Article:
A day after the International Monetary Fund forecast a global growth of six per cent for this year, IMF Managing Director Christine Georgieva has said that after the worst global recession since the Second World War, the recovery is underway. The outlook, she asserted, is brighter because millions of people are benefitting from vaccinations and because of further policy support, especially in the US. Georgieva said this is adding to the exceptional and coordinated actions taken over the past year. “Without them, without those fiscal and monetary measures, the global contraction last year would have been three times worse. This could have been another Great Depression,” she noted.
“We have a good news that there is light at the end of the tunnel. After the worst global recession since the Second World War, the recovery is underway. As you know, yesterday we lifted our global growth forecast to 6 per cent for this year, 4.4 per cent for 2022,” Georgieva told reporters at the start of the annual Spring Meeting of the IMF and the World Bank on Wednesday. Yet, while there is light, the crisis continues to cast a dark shadow. Economic fortunes are diverging dangerously. A small number of advanced and emerging market economies, led by the US and China, are powering ahead. Weaker and poorer countries are falling behind in this multi speed recovery, she rued.
“We also face extremely high uncertainty, especially over the impact of new virus strains and potential shifts in financial conditions. And, there is the risk of further economic scarring from job losses, learning losses, bankruptcies, extreme poverty, hunger. Policymakers must take the right actions now by giving everyone a fair shot – not just into people’s arms, but also in people’s lives and in vulnerable,” the IMF MD said. The Global Policy Agenda released by the IMF, she said, focusses on three things: a fair shot at the vaccine, a fair shot at recovery and a fair shot at the future.
“This is perhaps the most consequential decision that any government can make this year. The focus should be on scaling up public investment in green projects and digital infrastructure, in people’s health and education, to ensure that everyone can benefit from the historic transformation to greener, smarter, more inclusive economies,” she argued. “To unlock this potential, countries will need sufficient public revenues, and they would need more efficient spending. In many cases, this will mean more progressive taxation and an agreement on questions like minimum taxation for companies and international tax rights. This has to be coupled with stronger support for poorer countries as they fight the crisis and seek to invest in the future,” Georgieva said.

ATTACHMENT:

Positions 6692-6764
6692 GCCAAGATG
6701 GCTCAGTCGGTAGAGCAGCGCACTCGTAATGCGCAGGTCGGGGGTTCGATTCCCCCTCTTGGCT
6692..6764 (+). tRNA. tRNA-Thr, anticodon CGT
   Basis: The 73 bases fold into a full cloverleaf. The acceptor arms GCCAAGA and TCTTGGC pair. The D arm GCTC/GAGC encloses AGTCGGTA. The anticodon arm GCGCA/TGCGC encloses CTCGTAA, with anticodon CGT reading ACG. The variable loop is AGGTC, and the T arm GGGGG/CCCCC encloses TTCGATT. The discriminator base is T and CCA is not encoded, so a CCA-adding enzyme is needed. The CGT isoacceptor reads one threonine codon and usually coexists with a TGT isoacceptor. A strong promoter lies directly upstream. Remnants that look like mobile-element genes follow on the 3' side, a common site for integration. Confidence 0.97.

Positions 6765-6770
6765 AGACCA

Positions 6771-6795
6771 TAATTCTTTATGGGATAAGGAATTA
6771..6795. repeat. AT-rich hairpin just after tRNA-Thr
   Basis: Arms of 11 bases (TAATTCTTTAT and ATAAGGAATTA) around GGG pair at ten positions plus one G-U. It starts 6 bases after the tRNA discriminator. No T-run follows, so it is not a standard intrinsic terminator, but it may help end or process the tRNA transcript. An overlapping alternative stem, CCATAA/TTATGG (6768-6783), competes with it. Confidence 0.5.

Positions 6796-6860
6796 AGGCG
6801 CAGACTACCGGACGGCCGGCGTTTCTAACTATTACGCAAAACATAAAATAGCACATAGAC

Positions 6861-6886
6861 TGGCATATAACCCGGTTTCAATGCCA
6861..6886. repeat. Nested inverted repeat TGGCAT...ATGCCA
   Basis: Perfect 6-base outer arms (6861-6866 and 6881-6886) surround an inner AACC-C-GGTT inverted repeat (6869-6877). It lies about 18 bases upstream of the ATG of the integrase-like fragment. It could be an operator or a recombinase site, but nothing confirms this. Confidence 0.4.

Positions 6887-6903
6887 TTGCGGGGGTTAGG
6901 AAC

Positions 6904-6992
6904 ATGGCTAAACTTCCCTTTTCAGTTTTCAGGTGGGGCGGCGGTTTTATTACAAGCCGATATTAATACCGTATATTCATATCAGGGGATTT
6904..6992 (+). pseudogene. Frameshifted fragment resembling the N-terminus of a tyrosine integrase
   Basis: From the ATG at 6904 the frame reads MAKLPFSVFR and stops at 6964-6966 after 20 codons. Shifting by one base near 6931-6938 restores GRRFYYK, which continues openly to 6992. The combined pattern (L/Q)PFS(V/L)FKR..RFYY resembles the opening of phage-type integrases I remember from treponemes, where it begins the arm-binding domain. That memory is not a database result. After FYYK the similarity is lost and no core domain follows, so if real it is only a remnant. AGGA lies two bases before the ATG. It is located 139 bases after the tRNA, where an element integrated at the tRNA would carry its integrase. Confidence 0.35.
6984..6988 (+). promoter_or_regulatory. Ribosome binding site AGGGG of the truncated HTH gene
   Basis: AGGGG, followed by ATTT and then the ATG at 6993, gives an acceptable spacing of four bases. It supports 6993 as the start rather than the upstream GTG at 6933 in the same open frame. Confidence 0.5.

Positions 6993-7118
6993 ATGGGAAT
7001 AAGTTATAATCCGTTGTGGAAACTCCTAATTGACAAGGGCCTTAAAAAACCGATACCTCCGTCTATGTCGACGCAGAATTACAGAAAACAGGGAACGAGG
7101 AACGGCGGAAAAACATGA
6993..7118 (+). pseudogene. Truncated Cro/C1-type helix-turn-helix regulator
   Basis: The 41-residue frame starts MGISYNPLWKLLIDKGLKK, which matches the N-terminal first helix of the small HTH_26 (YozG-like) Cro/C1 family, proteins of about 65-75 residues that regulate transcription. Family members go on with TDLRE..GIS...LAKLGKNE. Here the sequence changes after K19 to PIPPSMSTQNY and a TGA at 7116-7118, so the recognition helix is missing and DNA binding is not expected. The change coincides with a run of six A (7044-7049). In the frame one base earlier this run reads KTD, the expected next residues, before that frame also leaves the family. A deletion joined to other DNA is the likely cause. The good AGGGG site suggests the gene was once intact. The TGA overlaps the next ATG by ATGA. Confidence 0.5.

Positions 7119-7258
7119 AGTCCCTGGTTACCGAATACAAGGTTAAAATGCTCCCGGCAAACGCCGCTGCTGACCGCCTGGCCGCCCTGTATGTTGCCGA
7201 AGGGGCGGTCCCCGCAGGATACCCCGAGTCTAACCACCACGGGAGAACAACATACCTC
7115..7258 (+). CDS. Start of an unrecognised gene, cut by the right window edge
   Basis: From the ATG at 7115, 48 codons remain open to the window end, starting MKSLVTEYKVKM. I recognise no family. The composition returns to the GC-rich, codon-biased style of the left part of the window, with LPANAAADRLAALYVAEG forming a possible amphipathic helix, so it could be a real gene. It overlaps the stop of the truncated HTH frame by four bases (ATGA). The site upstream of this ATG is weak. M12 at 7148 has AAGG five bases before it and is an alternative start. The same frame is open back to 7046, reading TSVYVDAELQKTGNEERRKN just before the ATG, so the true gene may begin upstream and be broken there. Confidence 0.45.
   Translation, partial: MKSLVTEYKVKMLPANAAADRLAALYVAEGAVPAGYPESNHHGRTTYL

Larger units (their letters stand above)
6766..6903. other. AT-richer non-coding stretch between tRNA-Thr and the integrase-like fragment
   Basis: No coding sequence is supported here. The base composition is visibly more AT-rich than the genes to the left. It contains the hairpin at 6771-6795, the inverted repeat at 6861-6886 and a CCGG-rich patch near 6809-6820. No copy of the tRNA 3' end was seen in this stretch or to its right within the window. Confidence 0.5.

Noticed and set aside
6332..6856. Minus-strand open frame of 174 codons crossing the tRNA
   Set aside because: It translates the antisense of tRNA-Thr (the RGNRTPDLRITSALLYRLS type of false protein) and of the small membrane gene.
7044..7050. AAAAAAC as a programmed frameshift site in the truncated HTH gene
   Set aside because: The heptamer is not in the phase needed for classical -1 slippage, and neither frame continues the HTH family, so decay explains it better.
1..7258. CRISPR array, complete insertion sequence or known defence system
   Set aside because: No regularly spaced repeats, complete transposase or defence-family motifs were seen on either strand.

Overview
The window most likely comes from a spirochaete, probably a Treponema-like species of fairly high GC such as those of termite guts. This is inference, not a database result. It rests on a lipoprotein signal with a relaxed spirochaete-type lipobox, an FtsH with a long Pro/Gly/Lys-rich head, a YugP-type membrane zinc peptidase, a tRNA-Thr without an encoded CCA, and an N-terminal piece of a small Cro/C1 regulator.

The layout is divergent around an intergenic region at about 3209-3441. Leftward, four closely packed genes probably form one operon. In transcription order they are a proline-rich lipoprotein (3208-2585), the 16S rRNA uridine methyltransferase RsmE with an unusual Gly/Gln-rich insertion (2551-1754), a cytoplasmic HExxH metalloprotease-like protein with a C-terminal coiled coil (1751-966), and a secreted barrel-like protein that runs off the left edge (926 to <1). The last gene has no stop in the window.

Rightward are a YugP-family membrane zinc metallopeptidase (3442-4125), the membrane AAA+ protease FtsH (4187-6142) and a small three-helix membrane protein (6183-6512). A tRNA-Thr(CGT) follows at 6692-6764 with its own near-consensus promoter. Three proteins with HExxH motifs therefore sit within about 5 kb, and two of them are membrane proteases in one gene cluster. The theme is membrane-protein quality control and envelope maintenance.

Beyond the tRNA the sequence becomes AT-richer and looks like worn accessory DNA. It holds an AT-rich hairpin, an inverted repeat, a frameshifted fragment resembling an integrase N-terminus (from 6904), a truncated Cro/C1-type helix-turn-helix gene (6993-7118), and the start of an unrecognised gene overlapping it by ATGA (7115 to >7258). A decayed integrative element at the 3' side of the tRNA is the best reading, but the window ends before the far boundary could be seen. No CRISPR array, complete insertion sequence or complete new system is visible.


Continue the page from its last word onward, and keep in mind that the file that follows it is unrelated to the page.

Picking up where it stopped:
She said the IMF will propose a new Special Drawing Rights (SDR) allocation of USD 650 billion. “This will help address the long term global need for reserve assets and provide substantial liquidity boost to all our members, especially the most vulnerable. What this crisis has shown us is just how inescapable our shared destiny is. Now, we must build on this broader sense of common responsibility to foster a fair recovery and a resilient post pandemic world,” she said. Responding to a question, Georgieva said after the global financial crisis, the most important lesson the world learned was that we needed to boost the resilience of the banking system. “And we did it. After this crisis, our understanding of the importance to work together to build resilience to future shocks is definitely much more profound, and it is that concentration within communities, countries, and internationally, on building resilience of people, investing in education, health, social protection, building the resilience of our planet,” she said.
Georgieva said many of us were worried that the pandemic would push aside concerns about this other crisis, the climate crisis. “That did not happen. On the contrary, we are much more understanding of this interdependence and also our dependence on nature,” she added. “A more comprehensive resilience of the economy even going back to the global financial crisis, now we recognise that we worked on the banking system but not on the non-banking financial institutions, and we are seeing that we have to expand this resilience building more broadly towards them as well,” she said.
Georgieva said that she thinks this is a change we all have to integrate in our thinking, and hopefully it would help us to be much more proactive as a world community, as countries, as businesses and families, towards this more resilient world. “It is not by chance that we all recognise that digitalization, climate resilience, the transition to the new climate economy, more attention to equality, these are lessons we are taking with us,” she said.